These enzymes catalyze the elimination of ammonia from amidines with the formation of a double bond. EC 4.3.2.
The 17-beta-isomer of estradiol, an aromatized C18 steroid with hydroxyl group at 3-beta- and 17-beta-position. Estradiol-17-beta is the most potent form of mammalian estrogenic steroids.
Systems of enzymes which function sequentially by catalyzing consecutive reactions linked by common metabolic intermediates. They may involve simply a transfer of water molecules or hydrogen atoms and may be associated with large supramolecular structures such as MITOCHONDRIA or RIBOSOMES.
Derivatives of the dimethylisoalloxazine (7,8-dimethylbenzo[g]pteridine-2,4(3H,10H)-dione) skeleton. Flavin derivatives serve an electron transfer function as ENZYME COFACTORS in FLAVOPROTEINS.
Non-heme iron-containing enzymes that incorporate two atoms of OXYGEN into the substrate. They are important in biosynthesis of FLAVONOIDS; GIBBERELLINS; and HYOSCYAMINE; and for degradation of AROMATIC HYDROCARBONS.
The rate dynamics in chemical or physical systems.
Derivatives of BUTYRIC ACID that include a double bond between carbon 2 and 3 of the aliphatic structure. Included under this heading are a broad variety of acid forms, salts, esters, and amides that include the aminobutryrate structure.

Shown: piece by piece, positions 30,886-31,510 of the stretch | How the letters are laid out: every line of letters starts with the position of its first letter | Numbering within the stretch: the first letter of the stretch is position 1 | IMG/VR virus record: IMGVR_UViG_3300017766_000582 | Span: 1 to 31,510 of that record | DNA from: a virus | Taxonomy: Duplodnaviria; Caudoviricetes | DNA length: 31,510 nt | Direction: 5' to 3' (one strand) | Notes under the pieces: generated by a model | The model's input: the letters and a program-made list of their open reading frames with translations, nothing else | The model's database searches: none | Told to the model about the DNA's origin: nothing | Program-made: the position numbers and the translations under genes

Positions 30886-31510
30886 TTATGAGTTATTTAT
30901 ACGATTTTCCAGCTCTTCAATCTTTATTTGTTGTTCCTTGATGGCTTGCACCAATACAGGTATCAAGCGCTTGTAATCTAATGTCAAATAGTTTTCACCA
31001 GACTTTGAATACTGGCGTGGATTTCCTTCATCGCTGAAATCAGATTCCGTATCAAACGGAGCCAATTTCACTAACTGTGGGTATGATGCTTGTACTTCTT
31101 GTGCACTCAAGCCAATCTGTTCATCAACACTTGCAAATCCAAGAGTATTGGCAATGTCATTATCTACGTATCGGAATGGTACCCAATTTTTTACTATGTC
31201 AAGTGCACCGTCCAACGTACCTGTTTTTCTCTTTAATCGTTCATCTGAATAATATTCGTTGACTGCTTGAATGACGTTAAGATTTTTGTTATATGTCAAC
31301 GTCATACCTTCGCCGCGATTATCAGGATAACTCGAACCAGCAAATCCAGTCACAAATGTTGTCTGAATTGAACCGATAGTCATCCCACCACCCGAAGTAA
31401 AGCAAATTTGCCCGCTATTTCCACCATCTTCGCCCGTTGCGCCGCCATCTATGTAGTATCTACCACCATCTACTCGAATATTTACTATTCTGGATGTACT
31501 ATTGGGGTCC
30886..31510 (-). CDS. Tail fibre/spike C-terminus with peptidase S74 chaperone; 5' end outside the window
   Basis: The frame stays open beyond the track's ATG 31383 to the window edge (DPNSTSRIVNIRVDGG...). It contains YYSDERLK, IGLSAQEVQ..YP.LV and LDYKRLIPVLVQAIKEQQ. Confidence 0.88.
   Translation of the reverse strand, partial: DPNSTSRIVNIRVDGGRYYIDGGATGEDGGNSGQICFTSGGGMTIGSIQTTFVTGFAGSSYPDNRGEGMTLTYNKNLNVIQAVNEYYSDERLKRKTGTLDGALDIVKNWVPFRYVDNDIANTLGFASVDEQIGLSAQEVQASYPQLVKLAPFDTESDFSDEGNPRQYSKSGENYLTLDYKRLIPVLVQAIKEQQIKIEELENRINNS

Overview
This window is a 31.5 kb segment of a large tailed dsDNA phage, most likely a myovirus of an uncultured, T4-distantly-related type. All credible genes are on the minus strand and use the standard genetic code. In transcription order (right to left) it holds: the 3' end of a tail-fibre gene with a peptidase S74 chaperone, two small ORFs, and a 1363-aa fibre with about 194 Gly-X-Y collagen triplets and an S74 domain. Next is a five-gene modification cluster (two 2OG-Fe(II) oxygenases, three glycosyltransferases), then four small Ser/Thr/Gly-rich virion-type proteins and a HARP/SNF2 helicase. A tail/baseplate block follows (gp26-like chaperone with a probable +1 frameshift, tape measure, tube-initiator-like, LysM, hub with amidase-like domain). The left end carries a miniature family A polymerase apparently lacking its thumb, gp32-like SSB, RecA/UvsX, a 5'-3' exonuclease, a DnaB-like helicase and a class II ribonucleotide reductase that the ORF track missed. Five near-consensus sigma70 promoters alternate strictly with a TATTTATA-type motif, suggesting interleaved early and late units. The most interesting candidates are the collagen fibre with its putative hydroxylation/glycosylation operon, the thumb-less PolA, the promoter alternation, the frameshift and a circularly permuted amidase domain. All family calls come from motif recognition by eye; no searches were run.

A highly volatile inhalation anesthetic used mainly in short surgical procedures where light anesthesia with good analgesia is required. It is also used as an industrial solvent. Prolonged exposure to high concentrations of the vapor can lead to cardiotoxicity and neurological impairment.
A family of isomeric, colorless aromatic hydrocarbon liquids, that contain the general formula C6H4(CH3)2. They are produced by the destructive distillation of coal or by the catalytic reforming of petroleum naphthenic fractions. (From McGraw-Hill Dictionary of Scientific and Technical Terms, 5th ed)